I’m motivated by power, money and respect to the extent that it gets me out of bed in the morning…Power I’m not really sure about, I’m uncomfortable with the power thing because I’ve never really been interested in controlling people and my only experience of people with power are people who want to control people. To a certain degree with the job that I’m in at St Catz I’ve got power, and in jobs I’ve had before I’ve had power, but having seen how others wield it I’m fairly reluctant to put too much focus on that because I’ve seen people who let it go to their heads. Maybe they don’t want it to happen that way but they get into a situation where without thinking they just end up like that. Power is not so important, power would be nice if you could do it without hurting people, it would be nice to be in a position where I’d click my fingers and be a multimillionaire and not have to work any more, but that’s not really power.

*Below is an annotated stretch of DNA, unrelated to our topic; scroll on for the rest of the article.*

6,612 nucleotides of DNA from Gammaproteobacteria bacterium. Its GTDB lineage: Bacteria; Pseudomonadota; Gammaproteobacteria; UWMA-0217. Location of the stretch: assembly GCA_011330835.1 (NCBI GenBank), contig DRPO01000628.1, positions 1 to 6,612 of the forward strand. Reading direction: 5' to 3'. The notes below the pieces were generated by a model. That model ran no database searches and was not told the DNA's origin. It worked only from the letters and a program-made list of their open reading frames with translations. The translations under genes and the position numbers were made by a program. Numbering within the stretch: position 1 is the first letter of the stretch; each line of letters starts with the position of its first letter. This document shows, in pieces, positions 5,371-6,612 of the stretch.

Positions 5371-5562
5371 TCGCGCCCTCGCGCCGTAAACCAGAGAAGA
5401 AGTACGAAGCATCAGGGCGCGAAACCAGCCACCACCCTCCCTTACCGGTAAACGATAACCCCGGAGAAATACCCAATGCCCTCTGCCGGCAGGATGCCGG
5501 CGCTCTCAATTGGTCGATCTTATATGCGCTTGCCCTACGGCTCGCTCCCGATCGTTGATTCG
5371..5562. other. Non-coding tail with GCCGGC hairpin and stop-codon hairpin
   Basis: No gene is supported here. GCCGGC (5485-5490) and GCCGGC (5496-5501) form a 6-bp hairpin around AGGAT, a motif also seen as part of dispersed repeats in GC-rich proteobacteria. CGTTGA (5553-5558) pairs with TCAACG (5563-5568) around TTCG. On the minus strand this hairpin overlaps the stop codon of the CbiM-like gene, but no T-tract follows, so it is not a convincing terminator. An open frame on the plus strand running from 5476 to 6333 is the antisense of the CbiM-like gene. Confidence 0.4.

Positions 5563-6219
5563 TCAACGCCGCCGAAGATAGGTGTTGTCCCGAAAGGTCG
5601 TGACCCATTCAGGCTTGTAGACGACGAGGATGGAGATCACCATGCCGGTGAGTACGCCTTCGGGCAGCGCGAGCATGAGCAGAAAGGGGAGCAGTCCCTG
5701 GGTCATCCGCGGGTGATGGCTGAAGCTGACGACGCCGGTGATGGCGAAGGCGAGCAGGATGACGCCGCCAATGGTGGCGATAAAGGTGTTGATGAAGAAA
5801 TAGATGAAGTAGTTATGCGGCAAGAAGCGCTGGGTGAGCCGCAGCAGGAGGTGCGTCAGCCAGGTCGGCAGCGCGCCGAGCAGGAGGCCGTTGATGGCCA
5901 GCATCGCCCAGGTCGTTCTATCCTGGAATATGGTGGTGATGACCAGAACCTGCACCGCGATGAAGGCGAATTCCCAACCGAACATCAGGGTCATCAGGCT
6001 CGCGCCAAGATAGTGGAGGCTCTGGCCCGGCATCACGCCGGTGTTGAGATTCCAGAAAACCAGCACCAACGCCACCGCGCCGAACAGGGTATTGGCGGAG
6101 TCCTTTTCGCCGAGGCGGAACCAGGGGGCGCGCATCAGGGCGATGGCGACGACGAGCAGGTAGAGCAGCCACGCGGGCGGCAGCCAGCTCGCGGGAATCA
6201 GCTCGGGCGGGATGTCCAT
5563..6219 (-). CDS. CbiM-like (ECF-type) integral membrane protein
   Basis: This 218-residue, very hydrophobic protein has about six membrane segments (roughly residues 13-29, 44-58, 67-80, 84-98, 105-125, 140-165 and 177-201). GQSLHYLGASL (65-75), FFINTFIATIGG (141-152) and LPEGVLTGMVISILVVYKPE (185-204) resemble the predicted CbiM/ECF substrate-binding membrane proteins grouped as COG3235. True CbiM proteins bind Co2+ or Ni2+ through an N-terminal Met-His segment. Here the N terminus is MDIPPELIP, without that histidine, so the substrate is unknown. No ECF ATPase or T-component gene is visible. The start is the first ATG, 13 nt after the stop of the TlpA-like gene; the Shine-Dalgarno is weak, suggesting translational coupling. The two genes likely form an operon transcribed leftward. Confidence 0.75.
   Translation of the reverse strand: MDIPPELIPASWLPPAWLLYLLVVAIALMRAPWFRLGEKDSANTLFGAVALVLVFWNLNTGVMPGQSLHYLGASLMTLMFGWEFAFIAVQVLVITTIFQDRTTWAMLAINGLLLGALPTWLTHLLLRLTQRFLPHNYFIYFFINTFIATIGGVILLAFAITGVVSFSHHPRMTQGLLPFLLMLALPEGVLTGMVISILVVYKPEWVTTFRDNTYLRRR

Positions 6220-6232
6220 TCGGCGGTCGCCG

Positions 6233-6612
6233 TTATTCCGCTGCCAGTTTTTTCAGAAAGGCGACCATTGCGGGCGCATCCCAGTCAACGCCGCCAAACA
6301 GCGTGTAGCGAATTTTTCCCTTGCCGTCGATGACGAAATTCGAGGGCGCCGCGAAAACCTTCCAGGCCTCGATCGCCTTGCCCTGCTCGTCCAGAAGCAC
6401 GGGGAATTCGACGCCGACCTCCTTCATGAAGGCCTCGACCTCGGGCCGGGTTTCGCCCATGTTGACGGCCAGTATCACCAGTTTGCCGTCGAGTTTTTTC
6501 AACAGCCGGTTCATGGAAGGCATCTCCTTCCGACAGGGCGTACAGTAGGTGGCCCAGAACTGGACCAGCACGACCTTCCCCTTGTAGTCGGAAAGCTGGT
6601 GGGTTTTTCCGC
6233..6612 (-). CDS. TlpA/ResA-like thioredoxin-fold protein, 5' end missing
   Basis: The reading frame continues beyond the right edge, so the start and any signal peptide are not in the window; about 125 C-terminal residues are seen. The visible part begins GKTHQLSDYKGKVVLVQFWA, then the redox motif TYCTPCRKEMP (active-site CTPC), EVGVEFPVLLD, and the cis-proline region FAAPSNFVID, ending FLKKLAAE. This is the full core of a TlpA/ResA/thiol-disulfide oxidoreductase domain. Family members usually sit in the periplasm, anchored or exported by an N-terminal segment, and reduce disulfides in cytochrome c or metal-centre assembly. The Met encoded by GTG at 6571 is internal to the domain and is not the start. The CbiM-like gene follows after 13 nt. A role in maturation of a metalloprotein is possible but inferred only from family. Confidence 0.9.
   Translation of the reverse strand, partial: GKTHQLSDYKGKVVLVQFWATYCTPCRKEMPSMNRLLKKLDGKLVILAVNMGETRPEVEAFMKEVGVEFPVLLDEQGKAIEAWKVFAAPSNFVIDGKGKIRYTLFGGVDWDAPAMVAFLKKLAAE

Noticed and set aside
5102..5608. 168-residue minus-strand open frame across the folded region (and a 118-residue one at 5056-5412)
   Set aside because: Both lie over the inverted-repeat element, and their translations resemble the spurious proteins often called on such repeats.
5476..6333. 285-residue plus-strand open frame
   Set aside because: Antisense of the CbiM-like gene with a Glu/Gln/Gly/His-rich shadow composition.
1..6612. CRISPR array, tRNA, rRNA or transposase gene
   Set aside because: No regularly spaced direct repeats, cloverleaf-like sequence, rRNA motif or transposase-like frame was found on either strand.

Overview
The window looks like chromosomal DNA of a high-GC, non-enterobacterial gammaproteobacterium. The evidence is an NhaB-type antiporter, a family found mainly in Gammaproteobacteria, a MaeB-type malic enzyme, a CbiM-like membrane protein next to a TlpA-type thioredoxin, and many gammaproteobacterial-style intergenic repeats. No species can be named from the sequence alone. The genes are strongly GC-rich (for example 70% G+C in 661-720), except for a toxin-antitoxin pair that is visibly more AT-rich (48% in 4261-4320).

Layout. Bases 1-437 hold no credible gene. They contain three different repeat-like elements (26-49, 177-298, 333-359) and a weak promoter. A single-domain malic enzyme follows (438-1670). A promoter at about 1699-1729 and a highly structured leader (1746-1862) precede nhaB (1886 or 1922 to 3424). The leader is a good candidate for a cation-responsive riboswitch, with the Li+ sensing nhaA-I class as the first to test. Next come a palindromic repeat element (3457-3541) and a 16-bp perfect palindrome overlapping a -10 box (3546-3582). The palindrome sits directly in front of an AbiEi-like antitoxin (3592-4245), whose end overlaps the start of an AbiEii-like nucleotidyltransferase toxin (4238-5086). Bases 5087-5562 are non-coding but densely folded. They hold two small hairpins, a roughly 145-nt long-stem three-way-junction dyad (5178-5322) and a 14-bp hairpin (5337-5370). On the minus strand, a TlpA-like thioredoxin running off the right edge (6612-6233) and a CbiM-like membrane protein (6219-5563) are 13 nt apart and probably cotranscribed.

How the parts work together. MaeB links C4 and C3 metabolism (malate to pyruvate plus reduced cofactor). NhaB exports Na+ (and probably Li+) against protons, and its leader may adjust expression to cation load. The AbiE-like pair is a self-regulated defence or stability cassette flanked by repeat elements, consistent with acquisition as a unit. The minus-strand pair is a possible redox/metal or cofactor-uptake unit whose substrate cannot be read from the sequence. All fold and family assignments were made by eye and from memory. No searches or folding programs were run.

Money is certainly important from a point of view of having a home to live in, most people might just want a three bed semi, but I’ve always wanted something more than that. So yeah, money’s been a motivator to a degree there but I don’t think that money is my ultimate because I had the opportunity to start my own business, it was one of these multi-level marketing things where you develop it in your spare time until it gets to the point where you have enough money to leave your normal job. The initial motivator there was money because I wanted the money that they were suggesting was available, but it got to a point where I started thinking the amount of effort that I’m putting in and the reward I’m getting don’t match so I clearly need to put in more effort to get to where I want to go. Do I really want to put that effort in? I suppose that comes back to what I said a while ago about being lazy. So is money really the motivator? If it was regardless of what amount of work there was I clearly would have done it.